Table 1.

The thresholds used in the VIIRS cloud mask (VCM) 1.38-μm cirrus algorithm (Hutchison et al. 2012; Baker 2014) are functions of the total precipitable water (TPW). If the TPW is less than the minimum TPW, then the cirrus test is not performed. In the Tibetan Plateau region, the TPW during the winter is often too low to perform the VIIRS 1.38-μm cirrus test with reasonable thresholds, leading to significant leakage. However, the proposed test functioned well under these conditions, as shown in Table 1.

The MODIS cirrus test uses constant thresholds for different land types (Frey et al. 2008). As shown in Table 1, the existing MODIS test, with a constant test threshold of 0.04, yielded a low leakage rate but a high misclassification rate of 16.3%. Compared to the existing VIIRS and MODIS tests, the proposed test detected 31.7% more cirrus clouds than the VIIRS test and yielded 14% fewer false alarms than the constant MODIS test. In fact, because of the LST data used in the test with a resolution of only 5 km, the number of misclassifications yielded by the VIIRS test slightly increased.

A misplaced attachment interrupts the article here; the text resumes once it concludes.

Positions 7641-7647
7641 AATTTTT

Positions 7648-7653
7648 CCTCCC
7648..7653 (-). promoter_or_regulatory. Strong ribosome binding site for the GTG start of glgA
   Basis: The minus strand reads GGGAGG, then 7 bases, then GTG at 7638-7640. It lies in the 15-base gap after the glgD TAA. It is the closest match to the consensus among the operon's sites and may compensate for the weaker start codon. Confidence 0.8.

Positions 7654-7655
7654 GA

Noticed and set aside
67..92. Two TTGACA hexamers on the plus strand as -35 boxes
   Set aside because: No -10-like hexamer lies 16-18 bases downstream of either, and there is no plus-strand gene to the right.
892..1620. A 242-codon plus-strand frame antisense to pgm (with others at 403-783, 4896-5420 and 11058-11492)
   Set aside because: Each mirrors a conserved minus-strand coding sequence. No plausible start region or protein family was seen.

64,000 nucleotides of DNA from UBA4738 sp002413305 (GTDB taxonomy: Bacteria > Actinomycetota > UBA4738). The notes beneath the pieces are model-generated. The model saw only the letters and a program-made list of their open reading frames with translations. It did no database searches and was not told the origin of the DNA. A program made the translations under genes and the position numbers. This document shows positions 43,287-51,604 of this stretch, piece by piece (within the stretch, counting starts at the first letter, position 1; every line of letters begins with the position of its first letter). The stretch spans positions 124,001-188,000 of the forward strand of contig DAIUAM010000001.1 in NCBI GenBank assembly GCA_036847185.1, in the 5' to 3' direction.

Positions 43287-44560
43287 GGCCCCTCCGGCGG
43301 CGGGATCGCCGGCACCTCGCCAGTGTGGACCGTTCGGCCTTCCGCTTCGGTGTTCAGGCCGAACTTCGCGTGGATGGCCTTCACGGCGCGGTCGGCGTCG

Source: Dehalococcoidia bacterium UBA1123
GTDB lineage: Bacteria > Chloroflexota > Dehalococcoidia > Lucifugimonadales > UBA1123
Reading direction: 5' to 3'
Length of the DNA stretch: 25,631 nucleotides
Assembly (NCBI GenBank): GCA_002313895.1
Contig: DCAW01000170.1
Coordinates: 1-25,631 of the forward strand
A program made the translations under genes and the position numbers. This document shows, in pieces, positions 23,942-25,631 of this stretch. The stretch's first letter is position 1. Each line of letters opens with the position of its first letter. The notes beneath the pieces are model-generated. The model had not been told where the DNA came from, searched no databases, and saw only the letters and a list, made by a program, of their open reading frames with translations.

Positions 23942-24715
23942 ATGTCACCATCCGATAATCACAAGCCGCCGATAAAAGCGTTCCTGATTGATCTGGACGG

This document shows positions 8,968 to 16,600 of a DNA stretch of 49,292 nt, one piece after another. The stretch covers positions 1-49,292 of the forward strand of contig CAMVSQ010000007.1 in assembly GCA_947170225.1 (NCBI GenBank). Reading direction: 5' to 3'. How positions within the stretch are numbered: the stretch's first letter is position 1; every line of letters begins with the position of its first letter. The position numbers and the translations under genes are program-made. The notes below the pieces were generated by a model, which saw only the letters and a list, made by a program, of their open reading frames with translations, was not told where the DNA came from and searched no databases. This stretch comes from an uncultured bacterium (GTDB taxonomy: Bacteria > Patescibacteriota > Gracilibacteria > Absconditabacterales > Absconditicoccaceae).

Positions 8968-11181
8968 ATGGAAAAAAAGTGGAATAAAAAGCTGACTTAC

The monthly leakage and false alarms rates of the existing VIIRS test and proposed test is shown in Fig. 3. As shown in this figure, the existing VIIRS test performed better in the summer than in the winter. This indicated that the existing VIIRS cirrus test was significantly dependent on the TPW. If the amount of TPW was not sufficient, the test used higher thresholds and yielded inaccurate results. In contrast, the proposed test performed well even for low TPW values.

Fig. 3.
Fig. 3.

Leakage and false alarm rates of the existing VIIRS and new tests.

Citation: Journal of Atmospheric and Oceanic Technology 32, 11; 10.1175/JTECH-D-15-0063.1

4. Conclusions

To detect an increased number of cirrus clouds in the Tibetan Plateau region, an 11-μm brightness temperature was used to enhance the 1.38-μm cirrus test; multiday LST data were used as the brightness temperature test thresholds.